Or, of course, one could just let market forces adjust wages, and pay them more to recruit them more eagerly, and then we pay more for fruit and veg. (But, ironically, considering obesity is one of the key factors in Covid mortality, maybe expensive food is no bad thing??!) (sadly, the fruit and veg are probably the healthiest of our intake.)

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  • Lizbeth
    replied
    Seems to me that if nurses and other 'lowly' staffers in the NHS have to rely on HB to pay their rent because their wages are too low, it's a daft thing! After all, both their wages, and the HB they claim, come from the taxpayer. So why not just pay them sufficiently to be able to afford their housing costs without HB...

    I know the answer of course - 'not my budget' will claim the various state-paid entities involved....

    But to the ultimate payer - ie, the taxpayer - it really doesn't matter whether the money such employees need comes from their wages, or their HB. The bill is the same to us.

    Leave a comment:


  • AndrewDod
    replied
    Originally posted by Welshie View Post
    Most of the world (me included) would be disgusted to think that you think someone with 30k in cash is considered extreme poverty.
    Eh... Now this is just getting silly (and unintelligible).

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  • Welshie
    replied
    Again, didn't use that as an example of extreme poverty. But keep on with your rhetoric if it makes you happy. That example, had everything to do with the fact that Housing Benefit can be paid to full time working people and nothing to do with poverty. The fact that someone would need to claim with that, just goes to show the issues in this country.

    Most of the world (me included) would be disgusted to think that you think someone with 30k in cash is considered extreme poverty.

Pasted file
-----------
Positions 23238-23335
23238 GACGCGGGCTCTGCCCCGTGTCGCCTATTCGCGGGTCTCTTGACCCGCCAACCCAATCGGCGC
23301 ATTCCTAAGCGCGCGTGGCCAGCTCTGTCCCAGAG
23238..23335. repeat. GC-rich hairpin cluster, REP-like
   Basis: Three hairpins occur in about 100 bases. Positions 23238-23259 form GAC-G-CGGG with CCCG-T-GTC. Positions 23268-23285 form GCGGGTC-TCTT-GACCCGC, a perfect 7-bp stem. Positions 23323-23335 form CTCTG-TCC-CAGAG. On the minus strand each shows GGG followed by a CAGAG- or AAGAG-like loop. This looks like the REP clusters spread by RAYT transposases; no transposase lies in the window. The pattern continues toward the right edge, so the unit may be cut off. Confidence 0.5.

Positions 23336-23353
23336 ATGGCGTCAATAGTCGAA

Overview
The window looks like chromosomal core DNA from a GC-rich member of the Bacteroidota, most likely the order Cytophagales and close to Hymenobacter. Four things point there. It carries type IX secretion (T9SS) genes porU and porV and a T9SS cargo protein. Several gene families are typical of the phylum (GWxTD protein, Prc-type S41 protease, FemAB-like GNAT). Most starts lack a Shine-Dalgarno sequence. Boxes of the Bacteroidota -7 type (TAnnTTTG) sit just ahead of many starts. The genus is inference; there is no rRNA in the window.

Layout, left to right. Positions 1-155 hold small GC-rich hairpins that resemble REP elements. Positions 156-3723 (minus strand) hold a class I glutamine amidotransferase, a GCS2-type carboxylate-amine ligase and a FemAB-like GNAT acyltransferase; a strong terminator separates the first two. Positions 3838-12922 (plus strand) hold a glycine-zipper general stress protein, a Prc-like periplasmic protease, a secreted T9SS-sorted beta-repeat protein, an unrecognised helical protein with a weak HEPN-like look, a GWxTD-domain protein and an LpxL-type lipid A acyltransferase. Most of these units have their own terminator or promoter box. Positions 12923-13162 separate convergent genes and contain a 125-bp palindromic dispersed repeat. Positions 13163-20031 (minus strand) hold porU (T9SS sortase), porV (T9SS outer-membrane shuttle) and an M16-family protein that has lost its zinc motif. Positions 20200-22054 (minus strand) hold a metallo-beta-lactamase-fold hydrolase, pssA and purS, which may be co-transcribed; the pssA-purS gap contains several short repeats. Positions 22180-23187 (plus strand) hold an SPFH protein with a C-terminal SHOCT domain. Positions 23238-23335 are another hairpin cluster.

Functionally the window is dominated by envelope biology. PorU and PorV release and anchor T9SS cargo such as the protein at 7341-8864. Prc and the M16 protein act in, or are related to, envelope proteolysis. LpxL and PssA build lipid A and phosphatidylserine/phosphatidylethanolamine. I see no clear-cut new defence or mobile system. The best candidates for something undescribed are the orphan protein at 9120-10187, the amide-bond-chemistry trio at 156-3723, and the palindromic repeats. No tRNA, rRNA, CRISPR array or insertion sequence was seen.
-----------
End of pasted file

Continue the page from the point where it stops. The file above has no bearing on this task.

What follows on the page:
I did consider what you wrote and your attitude that people shouldn't be claiming housing benefit, they should get a job and stop being lazy just goes to show the attitude you have.

    1.6m people using a food bank last year and there is probably a lot more people in poverty that haven't used them. Your daily mail attitude that these people are just lazy doesn't help. There are people in this country, in many country's, struggling to earn a living wage, struggling to put food on the table, struggling to feed themselves and their kids. And no, my example given in addition to your 2 examples is not one of them.

    I think I understand the problem though. I was discussing 2 separate issues in one post, quoting 2 of your posts in the same post. You weren't able to distinguish between 2 separate talking points. Next time, I'll do 2 separate posts so you can grasp the concept of what I'm trying to get across.

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  • AndrewDod
    replied
    Originally posted by Welshie View Post
    You probably think homelessness in the UK is a myth or the person is just lazy.
    a) Clearly you have not considered what I wrote.
    b) I am about as far from being "Far Right" as you can imagine. In fact I have spent most of my life dealing with problems of fascist extremism (much of which is exhibited by the "far left"). But you can define words to mean what you want them to mean, and make as many assumptions as you like. The fact remains that 99% of the world's poor would be disgusted by your assertion that your example is of someone in "poverty" stricken or otherwise -- and it is a disgusting word to apply to your example given actual poverty.